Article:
In the Early Days On Southern Yorke Peninsula.

Mr. W. Correll of 18 Ascot Avenue, Dulwich, writes:—I saw by the PIONEER your reference to the early pioneer farmers visiting Yorketown Show, also your clipping re the stumpjump plow. As l am the oldest one left of those who on me with the five first selectors a reminiscence might be of interest. I will give the names in the order the selections were made under the Strangways Act, 1869 : James Brown, Alma Plains ; George Hoare, Alma Plains ; Thomas Correll, Hurtle Vale; James Davey, Angaston; James Dugan, Penwortham. The selections were all made between Seven Roads and Diamond Lake, and each one was on his selection in March, 1870. Messrs. Brown and Hoare were single men. These selectors have all gone to their long home. Mr. Brown had a shepherd's hut on his block ; others had to live in tents for a while. The selections had good feed on when they were taken up, but none when we came to work them. Sheaoak had to be used for feed, and it was difficult to get chaff. We had good early rains, and feed soon grew. We received a mail overland once a week, which came in Messrs. Anstey & Giles' mail bag to Penton Vale. Mr. Harry Stockings came with Mr. Davey, and brought his family ; Messrs. Dugan, senr. and jnnr., also brought their families ; my father brought me and a younger brother. As there was plenty of clear land on all the selections the plows were got to work at once, a 2-furrow being the largest plow on the settlement. I plowed over 60 acres with a single-furrow plow. There were no seed sowers or drills in those days— all had to be sown by hand. We had a good season, and our crop went bushels per acre. The results of our first harvest brought a lot more selectors. Many of them had to clear the timber off first, which by hand grubbing was a slow game. As there were a number of bullock teams about the trees were pulled out by the roots. A long strong chain or a wire cable was fastened up as high as possible, and 6 or 8 bullocks soon had the tree down. The chain sometimes broke, but that did not hinder the work long, for the teamaster wound into the two end links a small coil of fencing wire, and soon had a link stronger than the one that had broken. It was a bit lonely at first, but Mr. Davey had a mason building a house who was a Methodist local preacher, and he held service in a large tent. This brought the settlers together, and relieved the monotony. After the first harvest, when the fresh settlers had settled down, a small building was erected at Honiton which served as a school (Mr. S. Carter as teacher) and also as a place of worship. The pioneer settlers were a fine lot of fellows. They arranged picnics, which were enlivened by songs and recitations. A Mutual Improvement Society was formed, and those who had books donated some and formed a library at Honiton. I look back with pleasure to the evenings spent there. We had a few good seasons, then a run of dry ones, and as we cropped the same land year after year with wheat Takeall made its appearance— but it did not take the wi!d oats or coakspor—and red rust was prevalent. Some change had to be made. Farmers began to keep a few sheep, and these soon lessened the cockspur pest, and fallowing was practised Thanks are due to such men its Messrs Marshall, Farrow, Gluyas, King, Steinwedel, and others who raised new varieties of early ripening and rust resisting wheats. Hay was cut largely for some years until it became of little commercial value. The early settlers had communication with Port Adelaide by means of a small vessel called the Omeo, sailed by a jovial old skipper, Alex. Raid. This boat was the regular trader for the stations, and was also the pub. Amongst the second year's selectors were a number of Germans, who enlivened the district with brass band music. As the selectors got settled a District Council was formed and roads were cleared. Storekeepers and tradespeople came. Mr. E. Jacobs opened a store near the corner where Erichsen's store now stands. The township was then called Weaners' Flat, it being the station lambing paddock Mr Jacobs was also the first post-master Mr. Wm. F. Friebe, Mr. H. Till, and Mr. H. Newlin had shops at Seven Roads as bootmakers and harness makers. A township was surveyed there, but it was considered too near Edithburgh, and after a time Messrs Friebe and Newlin removed to Weaners Fiat, now called Yorketown. The shipping place for some time was at Salt Creek, now called Coobowie and in busy times teams had to wait sometimes all day to get their load of wheat off, as the boat had to unload as well as take wheat. Two ketches were added to the trade—the Sai or Prince (Captain Reid) the Edith Alice (Captain Heath). A small jetty was made at Edithburgh. It was only wide enough for a truck, ran out to where the boat steps are at present, and had a platform and a derrick at the end. Mr. A. Martin ran a cutter called the Sultana until a syndicate purchased a small steamer, the James Comrie then regular service was established. By this time a good many settlers had made homes in the adjoining Hundreds of Dalrymple and Warooka ; and a lot of their trade passed through the Troubridge area. It may be news to many to know that bricks were made by Mr. T. Wood from the clay of a small lagoon north of lake Fowler, but the clay being unsuitable the bricks cracked in the burning, and the manufacture was stopped. One of the redeeming features of the run of dry seasons in the 70's and 80's was to incease the quantities of salt on the lakes, and the easily gathered salt did much for the salt industry. News of a new kind of a plow got among the settlers, and soon one was brought into the district. I went to see it at work near Wattle Point. It. was a cumbersome affair, with the plow bodies bolted to long heavy beams hung by the head to the front part of a square frame, so that the plow body could be lifted as on a hinge. When at work the beams and plow would sometimes nearly stand on end and come down on the back bar of the frame with a clank that could be heard sections away. It ran on four small wheels, and was kept in the ground by the weight of plow bodly and the heavy beam and weight. This plow which we will call NO. 1, had only a short innings, as they were made much lighter and kept in the ground by what is now known as the bridle draught, the draught being attached to a lever on the front of the plow, then to the plow body by a bridle. These plows did good work, but, the bridle being attached to the plow body, caught all stones and rubbish. To obviate this a horn was attached to the underpart of the beam. Some makers put the horn in front of the king bolt, come directly under it; but the best p!ace was found to be a little behind it. Most of the blacksmiths began making this No 2 pattern plow. There was diversity of makes—some made them with weight oni as well as bridles, some with long beams and the plow made movable, aud some farmers would put the plows as far back on the beams as they could get them, and then wondered why the plow would not go in the ground but hang up when it came in contact with a root or stone. No amount of arguing would convince some of them that the further they put the share point back from under the king bolt the further they were getting away from the leading principle of the jump plow. Some makers did not seem to understand the principle of the bridle draught and sent them out with weights on, which were mostly thrown away. Some made no extra holes in the draught lever so that more leverage could be put on for hard ground Others made a good implement, but spoiled it for good work by a badly set mouldboard. To bring the dif ferent makes together a plowing match was arranged and held near Oaklands, and makers from far and near had plows there. Amongst them Mr. C. H Smith, of Ardrossan, came with No 3. make, and scooped the pool. The frame of his plow was ; carried by two large wheels on a cranked axle and had a smaller wheel in front which ran in the furrow. Other makers soon got to work making this No. 3 pattern plow. The late Mr. S. Bracegirdle, of Edith burgh, sold a well-made 3 furrow, which did good work, for £22, and I had one of them. At first these plows had the pull-out lever at the back of the plow: if the reins were not to long ones you had to let them go to pull the lever down. I altered mine to a more convenient place, and, as far as I know, was the first man to put a seat on a stumpjump plow. The principle of the plow brought out by the late Mr. C. H. Smith has not been altered except in minor details for convenience or fancy. Some like them with spring pressure, but I prefer the bridle draught. There is still room for a little improvement in the way of making the team pull the plow out of the ground. Attempts have been made to do this, but as they were not on the right principle they did not work well—but still it can be done. The stumpjump plow has proved itself to be one of the best inventions for the man on the land, and has enabled many thousands of acres to be cultivated that could not otherwise have been done. Yorke Peninsula is the home of the stumpjump plow.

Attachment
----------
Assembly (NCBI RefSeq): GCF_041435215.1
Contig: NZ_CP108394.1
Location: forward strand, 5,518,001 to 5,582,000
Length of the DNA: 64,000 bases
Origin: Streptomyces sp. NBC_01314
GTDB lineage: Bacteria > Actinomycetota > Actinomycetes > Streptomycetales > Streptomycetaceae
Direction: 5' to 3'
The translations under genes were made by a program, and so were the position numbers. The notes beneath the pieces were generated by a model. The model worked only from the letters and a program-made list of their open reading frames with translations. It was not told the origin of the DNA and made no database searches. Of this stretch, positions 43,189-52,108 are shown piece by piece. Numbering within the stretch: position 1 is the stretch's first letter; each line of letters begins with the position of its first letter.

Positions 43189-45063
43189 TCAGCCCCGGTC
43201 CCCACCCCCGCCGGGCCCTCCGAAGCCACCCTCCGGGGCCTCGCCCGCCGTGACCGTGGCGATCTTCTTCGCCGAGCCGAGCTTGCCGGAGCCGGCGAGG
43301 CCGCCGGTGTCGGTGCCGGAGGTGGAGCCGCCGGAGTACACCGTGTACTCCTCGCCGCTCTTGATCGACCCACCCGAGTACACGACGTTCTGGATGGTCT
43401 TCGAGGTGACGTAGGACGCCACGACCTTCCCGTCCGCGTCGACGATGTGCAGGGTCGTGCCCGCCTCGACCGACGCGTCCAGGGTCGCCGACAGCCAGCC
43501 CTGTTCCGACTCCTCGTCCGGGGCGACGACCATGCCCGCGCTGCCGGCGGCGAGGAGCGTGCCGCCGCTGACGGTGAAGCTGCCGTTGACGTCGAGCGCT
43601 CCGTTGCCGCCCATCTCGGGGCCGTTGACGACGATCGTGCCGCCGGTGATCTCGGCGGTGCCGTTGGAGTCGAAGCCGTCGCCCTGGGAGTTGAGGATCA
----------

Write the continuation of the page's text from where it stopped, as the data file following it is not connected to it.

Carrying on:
Mr. William Correll, who died at Fullarton, was in his 84th year. He was a brother of the late Mr. E. Correll, of Minlaton, and was the oldest of those who came with the first five settlers to Southern Yorke Peninsula in 1870. Mr. Correll was a successful farmer in the Edithburgh district. About 16 years ago he left to reside at Dulwich. His wife predeceased him and the surviving members of the family are.— Mrs. E. L. Hart (Fullarton), Mrs. Hocking (W.A.). Miss E. M. Correll (Melbourne), Miss Ethel Correll (Rose Park). Mr. F. M. Correll (Port Pirie), and Mr. W. Correll, of ihe Adelaide Milling Company.


Mrs. Thomas Correll, whose death re-cently occurred, was the younger daughter of Mr. Robert Stevenson, of county Tyrone, where she was born in 1831. In 1849 she came to South Australia, and in 1851 married the late Mr. Thomas Correll. They settled on a farm at Hurtle Vale. In 1871 they went to Yorke Peninsula, where she remained until the beginning of 1919, when she left on account of failing health. She died at the residence of her son, Mr. Robert Correll, at Fullarton. Mrs. Correll, who was left a widow in 1892, was held in high esteem by all who knew her. Six sons and four daughters survive. Gardening was Mrs. Correll's hobby, and she pursued it with characteristic thorough ness till she reached her 88th year.